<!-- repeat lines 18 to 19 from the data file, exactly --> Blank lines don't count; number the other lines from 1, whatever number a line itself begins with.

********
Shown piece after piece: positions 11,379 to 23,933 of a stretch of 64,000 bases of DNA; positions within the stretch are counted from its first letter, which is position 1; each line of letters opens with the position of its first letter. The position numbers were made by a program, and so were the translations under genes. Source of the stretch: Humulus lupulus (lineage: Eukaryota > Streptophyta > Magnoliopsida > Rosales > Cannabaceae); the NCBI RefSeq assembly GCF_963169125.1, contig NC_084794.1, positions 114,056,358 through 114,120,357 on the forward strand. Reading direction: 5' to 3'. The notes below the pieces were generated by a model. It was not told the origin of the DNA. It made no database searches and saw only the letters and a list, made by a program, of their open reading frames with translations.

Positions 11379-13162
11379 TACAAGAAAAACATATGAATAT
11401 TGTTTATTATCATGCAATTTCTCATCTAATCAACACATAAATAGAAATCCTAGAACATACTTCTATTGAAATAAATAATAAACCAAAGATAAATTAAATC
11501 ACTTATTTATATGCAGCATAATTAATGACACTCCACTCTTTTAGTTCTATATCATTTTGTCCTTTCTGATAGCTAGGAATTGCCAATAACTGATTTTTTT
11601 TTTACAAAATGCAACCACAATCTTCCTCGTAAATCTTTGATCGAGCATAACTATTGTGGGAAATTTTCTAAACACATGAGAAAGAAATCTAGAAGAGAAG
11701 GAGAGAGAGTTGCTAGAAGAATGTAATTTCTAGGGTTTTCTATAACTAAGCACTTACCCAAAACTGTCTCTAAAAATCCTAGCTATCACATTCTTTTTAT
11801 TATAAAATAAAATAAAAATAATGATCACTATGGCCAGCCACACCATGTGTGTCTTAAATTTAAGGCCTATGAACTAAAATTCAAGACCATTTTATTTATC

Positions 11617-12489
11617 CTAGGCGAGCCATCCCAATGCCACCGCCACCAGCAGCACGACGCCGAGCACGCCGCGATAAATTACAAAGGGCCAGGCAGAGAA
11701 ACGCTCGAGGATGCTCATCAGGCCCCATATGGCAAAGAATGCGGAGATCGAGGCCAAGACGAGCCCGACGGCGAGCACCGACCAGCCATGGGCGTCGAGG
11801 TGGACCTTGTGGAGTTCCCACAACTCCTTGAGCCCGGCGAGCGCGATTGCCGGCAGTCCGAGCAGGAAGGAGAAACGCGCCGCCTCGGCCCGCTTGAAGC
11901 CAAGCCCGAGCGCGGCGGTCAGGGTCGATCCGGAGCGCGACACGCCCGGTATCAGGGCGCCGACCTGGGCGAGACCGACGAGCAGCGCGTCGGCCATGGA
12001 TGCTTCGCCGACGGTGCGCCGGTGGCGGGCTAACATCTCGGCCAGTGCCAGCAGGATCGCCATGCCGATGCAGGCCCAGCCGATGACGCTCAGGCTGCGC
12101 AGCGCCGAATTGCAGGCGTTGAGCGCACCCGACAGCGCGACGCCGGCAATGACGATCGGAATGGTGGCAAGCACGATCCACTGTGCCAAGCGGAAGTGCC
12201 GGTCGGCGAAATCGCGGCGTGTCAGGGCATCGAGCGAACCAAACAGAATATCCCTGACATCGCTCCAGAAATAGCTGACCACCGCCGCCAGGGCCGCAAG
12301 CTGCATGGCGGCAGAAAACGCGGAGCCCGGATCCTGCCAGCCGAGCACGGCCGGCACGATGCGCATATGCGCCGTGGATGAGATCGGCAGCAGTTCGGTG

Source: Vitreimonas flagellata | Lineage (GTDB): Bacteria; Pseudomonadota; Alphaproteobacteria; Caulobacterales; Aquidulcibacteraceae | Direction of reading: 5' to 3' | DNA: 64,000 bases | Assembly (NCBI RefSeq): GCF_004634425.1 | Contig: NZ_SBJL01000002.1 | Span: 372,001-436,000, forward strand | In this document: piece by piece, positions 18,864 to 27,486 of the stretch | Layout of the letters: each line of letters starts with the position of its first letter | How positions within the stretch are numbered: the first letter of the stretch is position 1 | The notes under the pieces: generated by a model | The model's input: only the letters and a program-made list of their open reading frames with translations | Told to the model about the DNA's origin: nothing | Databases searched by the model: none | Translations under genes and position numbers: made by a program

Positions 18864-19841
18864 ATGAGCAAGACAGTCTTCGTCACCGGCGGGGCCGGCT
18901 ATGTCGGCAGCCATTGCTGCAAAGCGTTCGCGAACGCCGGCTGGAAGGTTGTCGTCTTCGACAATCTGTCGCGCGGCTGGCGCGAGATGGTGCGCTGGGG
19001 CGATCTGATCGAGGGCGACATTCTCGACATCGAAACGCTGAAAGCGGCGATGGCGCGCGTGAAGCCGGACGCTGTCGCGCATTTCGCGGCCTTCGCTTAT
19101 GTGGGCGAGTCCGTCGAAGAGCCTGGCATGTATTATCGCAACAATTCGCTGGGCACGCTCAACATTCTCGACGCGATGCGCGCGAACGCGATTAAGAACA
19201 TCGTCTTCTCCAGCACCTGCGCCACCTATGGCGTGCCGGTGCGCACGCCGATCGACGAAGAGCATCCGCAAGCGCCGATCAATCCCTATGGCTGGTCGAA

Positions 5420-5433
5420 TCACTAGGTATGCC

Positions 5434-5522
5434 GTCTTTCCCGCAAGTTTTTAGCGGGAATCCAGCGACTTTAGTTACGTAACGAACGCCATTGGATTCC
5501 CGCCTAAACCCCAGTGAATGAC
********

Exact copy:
Source: Vitreimonas flagellata | Lineage (GTDB): Bacteria; Pseudomonadota; Alphaproteobacteria; Caulobacterales; Aquidulcibacteraceae | Direction of reading: 5' to 3' | DNA: 64,000 bases | Assembly (NCBI RefSeq): GCF_004634425.1 | Contig: NZ_SBJL01000002.1 | Span: 372,001-436,000, forward strand | In this document: piece by piece, positions 18,864 to 27,486 of the stretch | Layout of the letters: each line of letters starts with the position of its first letter | How positions within the stretch are numbered: the first letter of the stretch is position 1 | The notes under the pieces: generated by a model | The model's input: only the letters and a program-made list of their open reading frames with translations | Told to the model about the DNA's origin: nothing | Databases searched by the model: none | Translations under genes and position numbers: made by a program

Positions 18864-19841